Over a year ago a new publisher was hitting the scene. I’d been following all their marketing and promo work before their books hit the shelves. I had done some digging and found when their launch titles were hitting shelves. Four books specifically were being staggered out over a couple months. Three of those titles I was extremely interested in. I also knew my comic store carried very few indie titles. Thus I needed to go and tell them, “I want every book being published by this new publisher.” I didn’t commit to a pull list with them yet. Instead, I asked them to pre-order these titles. This allowed me to decide if I wanted a long term commitment with these new titles before spending a ton of money.

I was asked, “Why are you so interested in this publisher?” I mentioned that I’d been watching them, and what they’re publishing looks great. The manager of the store responded, “Like what?” So I went on and gave them the synopsis of the launch titles. He responded with an approving nod, and I thought that was the end of that.

A couple months later, the first book from this publisher is landing, and I’m there to pick up my books. That same manager hands me my books and says, “Hey, those titles you pre-ordered, we’re going to be stocking a handful of each.” I smiled and asked why. “Well, the books you described sounded great, and the creators are pretty well known. Plus, over the last couple months, we received pre-orders from a few others. So we thought it might be a good idea to have a few copies for the shelves.”

How cool is that? I thought it was awesome, but then he dropped the bomb on me. “In fact, that launch title that came out today, we ordered an extra ten for the shelves, and we’re already sold out.” The store had only been open for two hours. Because of my, and a few others, pre-order my shop found a title that a lot of people were interested in. Ten other people, who didn’t pre-order, were able to get their copies.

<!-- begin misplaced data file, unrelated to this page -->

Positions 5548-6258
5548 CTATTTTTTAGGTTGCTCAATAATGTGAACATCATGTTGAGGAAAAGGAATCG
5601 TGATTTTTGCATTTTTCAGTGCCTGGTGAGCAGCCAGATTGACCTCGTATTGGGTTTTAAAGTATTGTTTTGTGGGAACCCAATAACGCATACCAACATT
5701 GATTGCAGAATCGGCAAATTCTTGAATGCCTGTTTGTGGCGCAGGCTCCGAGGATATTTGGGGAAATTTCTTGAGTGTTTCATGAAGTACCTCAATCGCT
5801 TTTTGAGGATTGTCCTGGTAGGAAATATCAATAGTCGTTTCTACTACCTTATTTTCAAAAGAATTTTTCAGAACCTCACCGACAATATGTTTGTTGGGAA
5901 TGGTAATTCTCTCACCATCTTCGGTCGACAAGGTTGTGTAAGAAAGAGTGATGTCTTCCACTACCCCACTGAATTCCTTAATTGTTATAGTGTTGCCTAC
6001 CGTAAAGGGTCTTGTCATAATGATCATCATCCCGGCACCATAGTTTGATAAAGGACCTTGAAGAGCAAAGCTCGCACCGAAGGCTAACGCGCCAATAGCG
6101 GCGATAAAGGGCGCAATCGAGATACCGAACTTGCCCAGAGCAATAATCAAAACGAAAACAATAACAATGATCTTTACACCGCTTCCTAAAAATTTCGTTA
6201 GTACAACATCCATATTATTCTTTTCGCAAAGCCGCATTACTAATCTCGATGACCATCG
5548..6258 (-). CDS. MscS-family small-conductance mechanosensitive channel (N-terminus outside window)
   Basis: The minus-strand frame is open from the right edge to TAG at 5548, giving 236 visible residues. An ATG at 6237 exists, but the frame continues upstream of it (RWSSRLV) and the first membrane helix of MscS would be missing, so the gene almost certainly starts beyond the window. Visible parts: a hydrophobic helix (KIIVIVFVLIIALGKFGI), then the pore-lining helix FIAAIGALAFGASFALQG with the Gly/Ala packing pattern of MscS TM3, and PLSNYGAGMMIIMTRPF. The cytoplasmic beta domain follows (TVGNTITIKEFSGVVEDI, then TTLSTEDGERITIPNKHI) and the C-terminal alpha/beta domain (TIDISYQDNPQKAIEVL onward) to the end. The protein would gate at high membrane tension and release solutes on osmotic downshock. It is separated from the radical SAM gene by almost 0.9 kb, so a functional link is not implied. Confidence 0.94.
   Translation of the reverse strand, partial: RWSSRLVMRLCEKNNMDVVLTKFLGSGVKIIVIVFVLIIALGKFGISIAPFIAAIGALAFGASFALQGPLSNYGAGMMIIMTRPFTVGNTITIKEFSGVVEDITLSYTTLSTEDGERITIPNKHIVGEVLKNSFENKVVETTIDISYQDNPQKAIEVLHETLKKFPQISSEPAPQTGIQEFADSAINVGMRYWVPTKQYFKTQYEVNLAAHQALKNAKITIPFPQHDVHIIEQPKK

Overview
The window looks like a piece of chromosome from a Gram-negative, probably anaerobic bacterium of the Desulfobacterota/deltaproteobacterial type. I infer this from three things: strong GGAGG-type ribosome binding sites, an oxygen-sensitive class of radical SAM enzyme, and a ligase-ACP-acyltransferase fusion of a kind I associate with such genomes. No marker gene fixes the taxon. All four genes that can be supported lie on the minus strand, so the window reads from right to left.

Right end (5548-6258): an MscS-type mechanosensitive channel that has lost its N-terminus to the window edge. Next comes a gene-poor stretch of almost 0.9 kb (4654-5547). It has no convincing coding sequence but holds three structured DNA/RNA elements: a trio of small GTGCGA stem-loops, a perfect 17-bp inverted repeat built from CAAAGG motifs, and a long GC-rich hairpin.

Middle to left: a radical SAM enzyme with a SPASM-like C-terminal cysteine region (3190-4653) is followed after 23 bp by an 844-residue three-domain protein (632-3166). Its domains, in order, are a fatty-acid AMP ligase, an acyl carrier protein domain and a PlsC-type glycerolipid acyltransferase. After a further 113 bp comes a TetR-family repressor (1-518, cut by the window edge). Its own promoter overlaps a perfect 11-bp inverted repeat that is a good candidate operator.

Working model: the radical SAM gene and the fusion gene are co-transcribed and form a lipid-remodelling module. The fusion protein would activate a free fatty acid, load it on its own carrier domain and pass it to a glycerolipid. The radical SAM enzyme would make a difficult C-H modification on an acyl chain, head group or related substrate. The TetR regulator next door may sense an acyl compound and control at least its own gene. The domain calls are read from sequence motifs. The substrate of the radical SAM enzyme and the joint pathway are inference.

I tell that story for two reasons. The first being a warning and a word of advice to all comic readers. Don’t expect your store to have a copy of a book you want to read. Why miss out on something that you’re anticipating? All you need to do is tell your store to order you a copy. If it turns out that title rocks your comic world, put it on a pull list. If you ever get tired of that title it’s as simple as telling them to remove it, and you’re done. With it on your pull list however, you’re guaranteed to never miss an issue.

The second reason I tell that story is to show that pre-orders and pull lists matter. They especially matter when it comes to indie comics. Comic stores stay in business by supplying the books that sell the best. They can’t take too many chances on what they buy. However, with proactive customers ordering books before they come out their risk is reduced. In fact, it can draw attention to books that might be worth stocking extra copies. With those shelf copies sitting there, customers who are exploring for something new have a chance. Thus that creator’s fanbase grows. With a larger fanbase, we the readers have a greater chance of getting more books from them. Your store makes some extra sales. You received the books you wanted. You helped fellow comic fans discover something new, and increased the chances of even more comics from your favorite creators.

As you can see, there’s a lot of good that can come from pre-orders and pull lists. Heck, even some stores offer discounts to those with pull lists. Imagine saving money and generating more books you want to read at the same time. At the end of it all, it’s your call. With this post however, we hope you’ll at least consider making a pull list, or tossing out some pre-orders.